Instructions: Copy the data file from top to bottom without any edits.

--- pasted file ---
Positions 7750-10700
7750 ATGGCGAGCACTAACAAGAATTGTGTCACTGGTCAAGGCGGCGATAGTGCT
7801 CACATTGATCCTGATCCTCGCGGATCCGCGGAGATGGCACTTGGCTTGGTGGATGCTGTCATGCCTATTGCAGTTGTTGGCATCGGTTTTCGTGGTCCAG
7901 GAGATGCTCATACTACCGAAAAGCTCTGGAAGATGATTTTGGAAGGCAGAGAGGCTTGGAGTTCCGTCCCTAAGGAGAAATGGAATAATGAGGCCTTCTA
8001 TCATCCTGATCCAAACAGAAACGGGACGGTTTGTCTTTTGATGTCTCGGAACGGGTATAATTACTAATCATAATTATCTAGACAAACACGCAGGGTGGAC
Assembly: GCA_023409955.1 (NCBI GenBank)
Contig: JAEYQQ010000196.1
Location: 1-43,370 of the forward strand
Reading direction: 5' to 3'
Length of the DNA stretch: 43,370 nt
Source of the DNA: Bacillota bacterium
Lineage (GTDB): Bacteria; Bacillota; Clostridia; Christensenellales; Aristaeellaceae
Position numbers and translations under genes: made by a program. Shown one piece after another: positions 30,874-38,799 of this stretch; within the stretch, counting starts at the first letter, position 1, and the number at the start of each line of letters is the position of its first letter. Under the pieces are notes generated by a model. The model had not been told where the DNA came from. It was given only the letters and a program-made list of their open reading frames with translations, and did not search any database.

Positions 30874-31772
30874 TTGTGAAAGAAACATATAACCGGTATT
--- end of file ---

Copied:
Positions 7750-10700
7750 ATGGCGAGCACTAACAAGAATTGTGTCACTGGTCAAGGCGGCGATAGTGCT
7801 CACATTGATCCTGATCCTCGCGGATCCGCGGAGATGGCACTTGGCTTGGTGGATGCTGTCATGCCTATTGCAGTTGTTGGCATCGGTTTTCGTGGTCCAG
7901 GAGATGCTCATACTACCGAAAAGCTCTGGAAGATGATTTTGGAAGGCAGAGAGGCTTGGAGTTCCGTCCCTAAGGAGAAATGGAATAATGAGGCCTTCTA
8001 TCATCCTGATCCAAACAGAAACGGGACGGTTTGTCTTTTGATGTCTCGGAACGGGTATAATTACTAATCATAATTATCTAGACAAACACGCAGGGTGGAC
Assembly: GCA_023409955.1 (NCBI GenBank)
Contig: JAEYQQ010000196.1
Location: 1-43,370 of the forward strand
Reading direction: 5' to 3'
Length of the DNA stretch: 43,370 nt
Source of the DNA: Bacillota bacterium
Lineage (GTDB): Bacteria; Bacillota; Clostridia; Christensenellales; Aristaeellaceae
Position numbers and translations under genes: made by a program. Shown one piece after another: positions 30,874-38,799 of this stretch; within the stretch, counting starts at the first letter, position 1, and the number at the start of each line of letters is the position of its first letter. Under the pieces are notes generated by a model. The model had not been told where the DNA came from. It was given only the letters and a program-made list of their open reading frames with translations, and did not search any database.

Positions 30874-31772
30874 TTGTGAAAGAAACATATAACCGGTATT